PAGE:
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Two Art Historical Fiction Novels about the Post Impressionist Suzanne Valadon

Below are recommendations of two art historical fiction novels that focus on the unconventional life of the painter Suzanne Valadon.

Suzanne Valadon’s determination to succeed as an artist in her own right, as a woman and without any access to formal training, is what makes her story an important one to remember.

Suzanne Valadon was the not only a gifted artist but also a sought after muse for many very famous painters, including Renoir, Toulouse-Lautrec & Degas.

Her fascinating story is definitely worth reading about!!

Check out the two art historical fiction novels written about Valadon against the backdrop of 19th century Paris in the Belle Époque .

Still life of fruit and a glass by Suzanne Valadon - female impressionist
Painting by Suzanne Valadon

Renoir’s Dancer: The Secret Life of Suzanne Valadon by Catherine Hewitt


In the 1880s, the beautiful Suzanne Valadon was one of the most sought after models of the impressionist painters.

Valadon was born into poverty in rural France. In her early years, she relocated with her mother to the poorer neighbourhood of Paris, Montmartre. In her teenage years, Suzanne began posing for and having liasons with some of the most famous painters.

Portrait of Suzanne Valadon by the French Painter, Pierre Puvis de Chavannes  [Public Domain]
Portrait of Suzanne Valadon by the French Painter, Pierre Puvis de Chavannes

What most of these painters did not know was that Valadon herself was a ‘closet’ artist. Renoir catches her indulging in her passion and discovers that his model is in fact a very talented artist.

When she started exhibiting her works, the art critics misunderstood Valadon’s colorful paintings.

The art world also scorned her scandalous lifestyle.

However, her friends Toulouse-Lautrec and Edgar Degas believed in her talent and encouraged her to continue.

Suzanne Valadon was defiant and determined. She refused to be bound by tradition or gender. Valadon continued to paint under her own terms and in 1894, her painting was accepted to the Salon de la Société Nationale des Beaux-Arts. This was a remarkable accomplishment for a working-class woman without any formal art training.

Reclining Nude - Suzanne Valadon painting - female impressionist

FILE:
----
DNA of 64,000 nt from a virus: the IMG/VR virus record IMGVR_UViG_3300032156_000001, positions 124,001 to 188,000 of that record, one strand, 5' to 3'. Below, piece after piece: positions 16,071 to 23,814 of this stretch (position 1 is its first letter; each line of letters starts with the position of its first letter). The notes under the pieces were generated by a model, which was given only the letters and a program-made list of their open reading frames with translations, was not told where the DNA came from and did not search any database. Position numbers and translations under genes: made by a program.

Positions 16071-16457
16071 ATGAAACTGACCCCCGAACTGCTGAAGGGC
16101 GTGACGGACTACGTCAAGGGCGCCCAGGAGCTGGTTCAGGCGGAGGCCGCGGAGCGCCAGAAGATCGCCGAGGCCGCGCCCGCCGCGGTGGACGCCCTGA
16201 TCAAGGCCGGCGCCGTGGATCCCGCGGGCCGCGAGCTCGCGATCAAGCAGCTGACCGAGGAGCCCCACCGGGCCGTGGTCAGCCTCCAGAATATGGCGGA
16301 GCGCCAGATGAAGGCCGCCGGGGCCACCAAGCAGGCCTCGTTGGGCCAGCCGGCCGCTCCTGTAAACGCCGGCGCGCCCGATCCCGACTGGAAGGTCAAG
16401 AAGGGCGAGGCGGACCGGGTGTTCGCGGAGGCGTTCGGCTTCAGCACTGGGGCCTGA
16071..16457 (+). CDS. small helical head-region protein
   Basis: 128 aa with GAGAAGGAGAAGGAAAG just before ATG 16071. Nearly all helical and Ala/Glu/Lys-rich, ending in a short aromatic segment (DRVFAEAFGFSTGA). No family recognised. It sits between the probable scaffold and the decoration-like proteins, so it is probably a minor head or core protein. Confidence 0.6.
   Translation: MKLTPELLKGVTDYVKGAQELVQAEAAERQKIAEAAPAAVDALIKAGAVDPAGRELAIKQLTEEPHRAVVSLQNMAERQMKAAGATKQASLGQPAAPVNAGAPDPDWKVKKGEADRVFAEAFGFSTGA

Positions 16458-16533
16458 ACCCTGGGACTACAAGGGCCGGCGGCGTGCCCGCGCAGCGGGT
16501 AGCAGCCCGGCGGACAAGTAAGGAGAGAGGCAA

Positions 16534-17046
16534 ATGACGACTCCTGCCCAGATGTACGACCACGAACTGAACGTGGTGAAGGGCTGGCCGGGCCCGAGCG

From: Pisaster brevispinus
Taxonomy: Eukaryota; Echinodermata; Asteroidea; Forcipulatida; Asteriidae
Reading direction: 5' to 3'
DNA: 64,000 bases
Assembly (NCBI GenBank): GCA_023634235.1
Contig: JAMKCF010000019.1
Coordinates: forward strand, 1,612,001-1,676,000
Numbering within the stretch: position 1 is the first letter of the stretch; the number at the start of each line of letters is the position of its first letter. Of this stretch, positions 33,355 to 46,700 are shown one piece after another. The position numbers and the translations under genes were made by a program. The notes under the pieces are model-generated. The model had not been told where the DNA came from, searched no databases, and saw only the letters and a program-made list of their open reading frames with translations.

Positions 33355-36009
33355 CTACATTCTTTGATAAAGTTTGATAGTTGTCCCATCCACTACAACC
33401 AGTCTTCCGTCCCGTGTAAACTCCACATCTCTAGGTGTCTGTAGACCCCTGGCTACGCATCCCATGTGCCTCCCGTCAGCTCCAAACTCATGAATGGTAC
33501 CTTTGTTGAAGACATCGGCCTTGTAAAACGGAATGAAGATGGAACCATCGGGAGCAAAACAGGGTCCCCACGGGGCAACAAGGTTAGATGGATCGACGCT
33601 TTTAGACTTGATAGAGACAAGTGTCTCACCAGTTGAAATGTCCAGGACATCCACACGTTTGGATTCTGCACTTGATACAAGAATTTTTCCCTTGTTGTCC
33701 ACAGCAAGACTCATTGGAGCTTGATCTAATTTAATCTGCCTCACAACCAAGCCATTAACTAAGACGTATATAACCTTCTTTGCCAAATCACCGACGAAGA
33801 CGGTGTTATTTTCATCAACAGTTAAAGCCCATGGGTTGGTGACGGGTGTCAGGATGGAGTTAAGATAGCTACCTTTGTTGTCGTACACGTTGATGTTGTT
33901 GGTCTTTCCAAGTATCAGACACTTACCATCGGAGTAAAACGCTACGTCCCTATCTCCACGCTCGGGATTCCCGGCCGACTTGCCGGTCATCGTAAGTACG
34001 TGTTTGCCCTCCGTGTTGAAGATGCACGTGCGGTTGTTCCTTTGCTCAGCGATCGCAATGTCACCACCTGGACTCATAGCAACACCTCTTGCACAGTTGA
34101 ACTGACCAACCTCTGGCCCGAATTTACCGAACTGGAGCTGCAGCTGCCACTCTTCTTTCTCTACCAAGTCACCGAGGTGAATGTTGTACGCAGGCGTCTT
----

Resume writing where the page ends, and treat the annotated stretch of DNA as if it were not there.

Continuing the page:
The Reclining Nude -Suzanne Valadon Painting[Public Domain]

This book by Catherine Hewitt is actually a brilliantly researched biography but reads like a historical fiction novel. It is a wonderful read and a fascinating story. This biography details how she ignored all social norms and found her way as a recognized artist in the male-dominated art world of the 19th century.

Check out the reviews of this wonderful book from Amazon

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Pierre Auguste Renoir Paintings
Renoir’s famous painting entitled: Dance at Bougival
The female model is Suzanne Valadon

Suzanne Valadon: The Mistress of Montmartre by June Rose 


This book details the colorful career of Suzanne Valadon. It covers her early years as model and mistress of many 19th century Parisian painters, including Puvis de Cchavannes, a young Renoir, and Toulouse-Lautrec.

During the years as a model, Valadon hides her artistic talents. Later when she finds the courage, she shows her artworks to Toulouse-Lautrec. He sees Valadon’s artistic talent immediately and shows her works to Edgar Degas.

Edgar Degas painting
The Tub – Edgar Degas painting – model Suzanne Valadon  [Public Domain]​

Degas also sees the artistic potential. Valadon and Degas become firm friends. He mentors Valadon and he is the first to buy her paintings. Degas gives Valadon the encouragement she needs to pursue her dream.

Valadon gives birth at the age of 18 to an illegitimate baby boy, who she names Maurice Utrillo. She later teaches him to paint to help him cope with his turbulent emotional years as an alcoholic. Utrillo eventually becomes a famous painter himself, outshining his mother’s fame.

Toulouse Lautrec paintings
A Painting of Suzanne Valadon by Henri de Toulouse-Lautrec

The author, June Rose, does a great job bringing back to life the adventurous and spirited woman amongst the giants of impressionism.

The book is well writtten and supplemented with illustrations of Valadon’s sketches, paintings &, etchings. The book also has photographs of Suzanne Valadon throughout her unconventional life.

For more wonderful art historical fiction books about the French Impressionists, check out my other recommendations below: